The Gospel of Judas - an excerpt
Father Leo Newman, an expert papyrologist and New Testament scholar, has been called to Israel to examine a newly-discovered ancient papyrus scroll...
‘The day before yesterday, Leo,’ Calder said. The lighting was subdued. It gleamed on his platinum hair. ‘We found it just the day before yesterday. I called you straight away.’
There were cabinets along the side of the room. There were binocular microscopes and a pair of computer terminals. And in the centre of the room was a table on which the scroll lay. Beside it in a second dish lay a filthy rag, like an ancient, stained bandage. ‘It was wrapped,’ the young man said. ‘Wrapped and tied off with some kind of twine. We’re sending pieces of the cloth for radiocarbon dating of course. And the bundle was inside a jar. The jar is still at the site.’
Leo peered at the scroll. It looked like a dried out piece of turd, like something excreted from the bowels of history, from the fundament of the earth, which is the Valley of the Dead Sea. He peered at the frayed edges, at the dumb, blank verso. ‘Well?’
‘It’s the first literary papyrus ever recovered from the Dead Sea area,’ the woman added. ‘When we opened the cloth we found that the first sheet was fragmented. It had come detached from the rest of the scroll. But we have all the pieces and it seems there are no significant lacunae.’
‘You’ve read it?’
‘Koine is not my specialism,’ she replied.
‘But you could read it?’
‘More or less. There were some problems, but I could get the sense.’
Calder spoke. ‘Leo,’ he said portentously, ‘this may be the greatest text discovery there has ever been. It could make the Dead Sea Scrolls look like a picnic in the Garden of Eden.’
‘Why? What the devil is it?’
The little group had gathered round. They were like a medical team gathering round a patient in a hospital ward. Almost as though delivering a fatal X-ray, the young man leant across and placed a sheet of glass on the table beside the scroll, a sandwich of glass, two pieces held together with black tape. In between the panes were eight fragments of papyrus. They made a kind of crude jigsaw, the edges in approximate juxtaposition like a collage assembled out of old, discoloured fragments of newsprint. ‘The first page,’ he said. ‘Have a look.’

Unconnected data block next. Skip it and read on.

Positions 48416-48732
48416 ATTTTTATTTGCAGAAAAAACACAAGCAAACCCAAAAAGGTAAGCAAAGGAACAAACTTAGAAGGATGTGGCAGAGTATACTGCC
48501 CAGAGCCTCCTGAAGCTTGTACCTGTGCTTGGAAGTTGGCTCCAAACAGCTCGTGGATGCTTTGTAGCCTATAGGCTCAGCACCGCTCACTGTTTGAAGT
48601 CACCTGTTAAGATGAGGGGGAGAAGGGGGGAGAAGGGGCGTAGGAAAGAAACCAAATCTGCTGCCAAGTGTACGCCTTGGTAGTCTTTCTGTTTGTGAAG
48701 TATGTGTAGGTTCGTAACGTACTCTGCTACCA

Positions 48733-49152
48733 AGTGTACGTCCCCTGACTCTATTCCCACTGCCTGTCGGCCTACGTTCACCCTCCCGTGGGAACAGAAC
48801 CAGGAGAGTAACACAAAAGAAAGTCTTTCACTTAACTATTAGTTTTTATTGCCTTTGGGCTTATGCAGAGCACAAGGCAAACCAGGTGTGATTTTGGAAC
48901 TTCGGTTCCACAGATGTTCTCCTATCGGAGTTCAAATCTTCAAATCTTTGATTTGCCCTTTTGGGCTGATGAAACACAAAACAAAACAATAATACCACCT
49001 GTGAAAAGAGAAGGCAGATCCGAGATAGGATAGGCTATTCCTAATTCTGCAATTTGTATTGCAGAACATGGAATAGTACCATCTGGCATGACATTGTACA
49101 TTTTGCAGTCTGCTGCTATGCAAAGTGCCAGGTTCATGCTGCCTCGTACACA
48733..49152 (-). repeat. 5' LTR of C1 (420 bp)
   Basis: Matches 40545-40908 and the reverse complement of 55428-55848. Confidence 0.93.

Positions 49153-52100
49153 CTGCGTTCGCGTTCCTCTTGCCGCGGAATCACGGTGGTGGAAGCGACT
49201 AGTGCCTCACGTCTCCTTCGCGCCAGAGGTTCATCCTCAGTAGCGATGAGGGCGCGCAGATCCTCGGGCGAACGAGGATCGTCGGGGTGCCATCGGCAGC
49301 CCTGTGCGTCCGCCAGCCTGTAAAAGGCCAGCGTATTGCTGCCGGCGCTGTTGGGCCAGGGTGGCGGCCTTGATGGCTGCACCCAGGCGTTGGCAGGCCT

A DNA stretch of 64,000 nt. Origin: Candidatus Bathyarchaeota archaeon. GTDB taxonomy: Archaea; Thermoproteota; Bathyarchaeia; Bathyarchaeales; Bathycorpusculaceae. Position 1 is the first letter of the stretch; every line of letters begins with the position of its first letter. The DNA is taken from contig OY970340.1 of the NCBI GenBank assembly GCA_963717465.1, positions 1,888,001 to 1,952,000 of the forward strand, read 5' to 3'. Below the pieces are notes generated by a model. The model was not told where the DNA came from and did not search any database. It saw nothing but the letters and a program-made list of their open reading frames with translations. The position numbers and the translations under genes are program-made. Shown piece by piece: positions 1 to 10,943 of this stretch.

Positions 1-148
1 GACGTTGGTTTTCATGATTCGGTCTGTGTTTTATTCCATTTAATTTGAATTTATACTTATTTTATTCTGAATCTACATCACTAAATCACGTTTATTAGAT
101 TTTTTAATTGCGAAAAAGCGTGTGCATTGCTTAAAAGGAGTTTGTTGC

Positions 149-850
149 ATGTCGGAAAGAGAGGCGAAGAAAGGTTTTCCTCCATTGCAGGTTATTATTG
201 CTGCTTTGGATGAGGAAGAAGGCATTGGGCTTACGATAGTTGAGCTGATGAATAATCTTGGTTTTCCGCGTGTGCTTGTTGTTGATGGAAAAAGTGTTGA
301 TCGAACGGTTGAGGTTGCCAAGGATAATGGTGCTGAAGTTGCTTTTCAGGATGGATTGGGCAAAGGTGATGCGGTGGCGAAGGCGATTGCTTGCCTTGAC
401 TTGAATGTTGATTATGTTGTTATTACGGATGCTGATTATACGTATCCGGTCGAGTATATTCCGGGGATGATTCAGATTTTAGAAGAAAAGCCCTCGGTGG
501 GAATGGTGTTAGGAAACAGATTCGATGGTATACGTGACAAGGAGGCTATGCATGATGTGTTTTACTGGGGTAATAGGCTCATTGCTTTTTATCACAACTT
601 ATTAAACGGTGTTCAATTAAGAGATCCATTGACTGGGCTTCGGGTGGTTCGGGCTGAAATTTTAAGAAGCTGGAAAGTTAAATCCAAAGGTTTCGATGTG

Leo sat. He turned the glass towards him. Greek cursive script straggled across the pieces, leaping brightly from one fragment to another along the line of the fibres, the strokes of lampblack almost fresh despite their two thousand years entombment. He glanced up at them. ‘It’ll not be easy. I’ll need time.’
‘All the time you need,’ said Calder. The others of the group were silent, as though their collective breath was held.
Leo began to read. He adjusted the light over the plate and put on his reading glasses and began to trace the lines of script with his finger, like a child reading the Torah at a Bar-Mitzvah ceremony, tracing out the holy scripture with a yad, a silver pointer that is made in the form of a pointing hand, for the word of the law is too precious to be defiled by human touch.
It is Ioudas son of Simon of Keriot known also as Ioudas the sicarios who writes this, he read, and he writes that you may know this to be true.
He glanced up at them. Then he looked back at the papyrus and read through the lines again, almost in case he had made some kind of absurd error:
It is Ioudas son of Simon of Keriot known also as Ioudas the sicarios who writes this and he writes that you may know this to be true
Ioudas, Judas. Somewhere within Leo’s skull a voice called: Who is worthy to open the scroll? Absurdly, for there could be no doubt, he read over the words a third time. Judas.
‘Is this some kind of joke?’ Leo asked.